“China silk is not only cheaper. With its much desirable smoothness, it is eminently suitable for handlooms especially Pochampalli variety. 70% to 80% of the silk we use is from China,” said Thadka Ramesh, convenor of Cheneta Joint Action Committee (Cheneta JAC).
“The first assault on the profession came in the form of stoppage of imports by India against the backdrop of Corona eruption in Wuhan, which pushed the prices of raw silk from Rs 3000 per kg to Rs 4500 per kg. This happened in December.
We had to put up with it with the hope that it would be offset by the increased sales in the ensuing marriage season between March and May, the months of lockdown. However, the lockdown in India has dealt the second serious blow in the form of closing down of Indian markets.
This way the important marriage season passed off with zero sales hitting the Pochampalli Ikkat saree sales hard,” Ramesh explained to The Lede.
Normally thousands of retail traders descend on the villages to purchase the sarees directly from the weavers and master weavers. The nationwide lockdown robbed the weavers of this business too. Independent weavers have suffered huge losses as people put off marriages to future dates.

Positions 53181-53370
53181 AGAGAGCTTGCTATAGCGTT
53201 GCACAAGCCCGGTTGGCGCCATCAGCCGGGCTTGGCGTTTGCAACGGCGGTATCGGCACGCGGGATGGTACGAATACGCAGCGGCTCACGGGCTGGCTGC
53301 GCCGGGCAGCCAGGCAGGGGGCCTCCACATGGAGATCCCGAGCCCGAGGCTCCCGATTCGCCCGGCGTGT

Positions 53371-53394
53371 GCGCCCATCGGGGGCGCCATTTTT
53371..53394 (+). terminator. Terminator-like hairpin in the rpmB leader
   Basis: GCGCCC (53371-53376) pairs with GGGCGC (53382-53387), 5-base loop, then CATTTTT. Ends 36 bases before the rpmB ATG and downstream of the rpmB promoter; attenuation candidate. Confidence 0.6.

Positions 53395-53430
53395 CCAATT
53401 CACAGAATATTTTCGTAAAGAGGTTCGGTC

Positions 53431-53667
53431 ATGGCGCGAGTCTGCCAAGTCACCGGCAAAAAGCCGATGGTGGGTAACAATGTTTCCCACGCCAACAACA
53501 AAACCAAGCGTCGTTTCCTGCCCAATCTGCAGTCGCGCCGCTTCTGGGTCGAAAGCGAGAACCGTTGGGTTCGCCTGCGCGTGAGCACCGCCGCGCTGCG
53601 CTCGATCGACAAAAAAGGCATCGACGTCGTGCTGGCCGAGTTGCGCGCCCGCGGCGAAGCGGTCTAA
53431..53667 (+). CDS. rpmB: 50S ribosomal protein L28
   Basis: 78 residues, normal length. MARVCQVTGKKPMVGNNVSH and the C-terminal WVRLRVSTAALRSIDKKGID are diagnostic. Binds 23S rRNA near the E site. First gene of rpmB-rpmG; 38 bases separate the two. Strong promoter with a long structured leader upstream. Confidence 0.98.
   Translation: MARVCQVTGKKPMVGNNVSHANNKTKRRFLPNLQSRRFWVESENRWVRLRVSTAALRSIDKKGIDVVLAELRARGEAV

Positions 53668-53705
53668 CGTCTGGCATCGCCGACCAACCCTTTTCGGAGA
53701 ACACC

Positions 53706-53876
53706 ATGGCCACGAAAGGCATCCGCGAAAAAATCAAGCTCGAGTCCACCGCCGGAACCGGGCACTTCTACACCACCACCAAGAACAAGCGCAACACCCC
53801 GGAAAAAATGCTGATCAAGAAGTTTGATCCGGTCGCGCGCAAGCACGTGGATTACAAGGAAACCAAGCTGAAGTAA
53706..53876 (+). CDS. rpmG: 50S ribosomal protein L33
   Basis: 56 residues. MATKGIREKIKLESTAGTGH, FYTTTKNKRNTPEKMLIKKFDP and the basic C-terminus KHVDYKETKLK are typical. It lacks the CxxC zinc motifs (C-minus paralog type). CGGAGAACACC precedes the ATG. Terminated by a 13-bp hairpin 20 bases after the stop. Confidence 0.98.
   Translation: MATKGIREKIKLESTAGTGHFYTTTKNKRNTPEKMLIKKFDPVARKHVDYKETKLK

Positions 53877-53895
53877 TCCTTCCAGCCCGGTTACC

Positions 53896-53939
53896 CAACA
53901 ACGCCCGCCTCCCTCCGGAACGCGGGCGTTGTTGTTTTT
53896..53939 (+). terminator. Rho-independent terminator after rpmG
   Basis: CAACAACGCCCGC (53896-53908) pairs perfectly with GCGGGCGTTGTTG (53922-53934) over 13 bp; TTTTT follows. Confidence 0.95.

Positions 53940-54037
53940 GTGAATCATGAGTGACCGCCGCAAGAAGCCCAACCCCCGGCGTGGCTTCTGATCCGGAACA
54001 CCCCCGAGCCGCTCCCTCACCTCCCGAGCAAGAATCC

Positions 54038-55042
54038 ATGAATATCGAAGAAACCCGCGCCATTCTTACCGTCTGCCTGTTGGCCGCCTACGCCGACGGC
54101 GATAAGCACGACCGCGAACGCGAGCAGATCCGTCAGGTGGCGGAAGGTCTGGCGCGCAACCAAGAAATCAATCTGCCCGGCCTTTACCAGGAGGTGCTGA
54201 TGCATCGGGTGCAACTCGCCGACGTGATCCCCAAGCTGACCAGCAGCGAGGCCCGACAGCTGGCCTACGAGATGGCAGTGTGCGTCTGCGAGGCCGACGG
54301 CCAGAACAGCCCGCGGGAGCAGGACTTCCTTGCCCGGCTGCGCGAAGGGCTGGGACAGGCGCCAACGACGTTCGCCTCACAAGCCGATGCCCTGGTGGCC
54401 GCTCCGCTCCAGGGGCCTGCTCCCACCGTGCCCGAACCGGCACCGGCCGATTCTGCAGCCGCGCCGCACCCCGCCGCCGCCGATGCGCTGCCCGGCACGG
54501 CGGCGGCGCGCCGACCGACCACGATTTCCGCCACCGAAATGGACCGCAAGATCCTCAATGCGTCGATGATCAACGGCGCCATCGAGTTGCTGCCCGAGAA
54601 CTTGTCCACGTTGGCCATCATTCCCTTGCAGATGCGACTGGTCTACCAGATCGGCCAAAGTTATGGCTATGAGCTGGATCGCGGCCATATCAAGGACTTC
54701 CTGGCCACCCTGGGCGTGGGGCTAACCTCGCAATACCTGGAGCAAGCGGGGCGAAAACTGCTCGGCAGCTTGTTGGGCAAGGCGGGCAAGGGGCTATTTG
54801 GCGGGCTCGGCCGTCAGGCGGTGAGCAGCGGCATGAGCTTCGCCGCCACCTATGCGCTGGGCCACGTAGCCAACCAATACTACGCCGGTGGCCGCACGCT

Chilkuru Srinivas, a master weaver from Chandur, a village near Nalgonda town says all his looms are lying idle, affecting the livelihood of weavers.
“The demand for Pochampalli Ikkat sarees comes mainly from metropolitan cities such as Hyderabad, Chennai, Mumbai, New Delhi. Unfortunately, it is these cities that are badly affected by COVID-19. With malls and shops remaining closed in these cities since March, the huge stock has got piled up with master weavers. Unless the stock is lifted, we cannot afford to offer work to weavers,” Srinivas told The Lede.
According to Srinivas who hails from a traditional weavers’ family, the stocks worth Rs 200 crore have piled up with master weavers in the area and majority of the weavers depend on them for their livelihood. He said officials have estimated that as much as Rs 90 crore worth stock is lying with master weavers of Pochampalli village alone.
Not just weavers, the distributors are affected too.